Powered by NewsLook.com
Traditional African Dishes Teach Healthy Eating

Traditional African Dishes Teach Healthy Eating

AP (July 28, 2014) — Classes are being offered nationwide to encourage African Americans to learn about cooking fresh foods based on traditional African cuisine. The program is trying to combat obesity, heart disease and other ailments often linked to diet. (July 28) Video provided by AP
Powered by NewsLook.com

Search ScienceDaily

Number of stories in archives: 140,361

Find with keyword(s):
 
Enter a keyword or phrase to search ScienceDaily for related topics and research stories.

Save/Print:
Share:  

Breaking News:

More Coverage


Biochemical Functions for Most of Human Genome Identified: New Map Finds Genetic Regulatory Elements Account for 80 Percent of Our DNA

Sep. 5, 2012 — Only about 1 percent of the human genome contains gene regions that code for proteins, raising the question of what the rest of the DNA is doing. Scientists have now begun to discover the answer: ... read more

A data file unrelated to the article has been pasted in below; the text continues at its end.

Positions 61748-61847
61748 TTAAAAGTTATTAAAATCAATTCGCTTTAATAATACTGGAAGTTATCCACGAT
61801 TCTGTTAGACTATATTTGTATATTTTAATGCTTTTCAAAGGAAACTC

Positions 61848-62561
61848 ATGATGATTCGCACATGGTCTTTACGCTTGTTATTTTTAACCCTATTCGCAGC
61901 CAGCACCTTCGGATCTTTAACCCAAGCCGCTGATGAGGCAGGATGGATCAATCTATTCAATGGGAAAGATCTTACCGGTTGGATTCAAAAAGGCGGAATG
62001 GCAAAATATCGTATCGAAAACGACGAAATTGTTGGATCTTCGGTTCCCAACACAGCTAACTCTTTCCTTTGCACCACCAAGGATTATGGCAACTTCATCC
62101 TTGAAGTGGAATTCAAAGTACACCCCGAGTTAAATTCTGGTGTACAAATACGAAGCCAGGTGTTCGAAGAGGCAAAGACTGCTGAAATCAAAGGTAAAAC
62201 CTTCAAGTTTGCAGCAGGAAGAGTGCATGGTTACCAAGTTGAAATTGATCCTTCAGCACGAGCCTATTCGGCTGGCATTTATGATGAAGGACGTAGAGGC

from the past week

In Other News

... from NewsDaily.com

Science News

Health News

Environment News

Technology News



Save/Print:
Share:  

Free Subscriptions


Get the latest science news with ScienceDaily's free email newsletters, updated daily and weekly. Or view hourly updated newsfeeds in your RSS reader:

Get Social & Mobile


Keep up to date with the latest news from ScienceDaily via social networks and mobile apps:

Have Feedback?


Tell us what you think of ScienceDaily -- we welcome both positive and negative comments. Have any problems using the site? Questions?
Mobile iPhone Android Web
Follow Facebook Twitter Google+
Subscribe RSS Feeds Email Newsletters
Latest Headlines Health & Medicine Mind & Brain Space & Time Matter & Energy Computers & Math Plants & Animals Earth & Climate Fossils & Ruins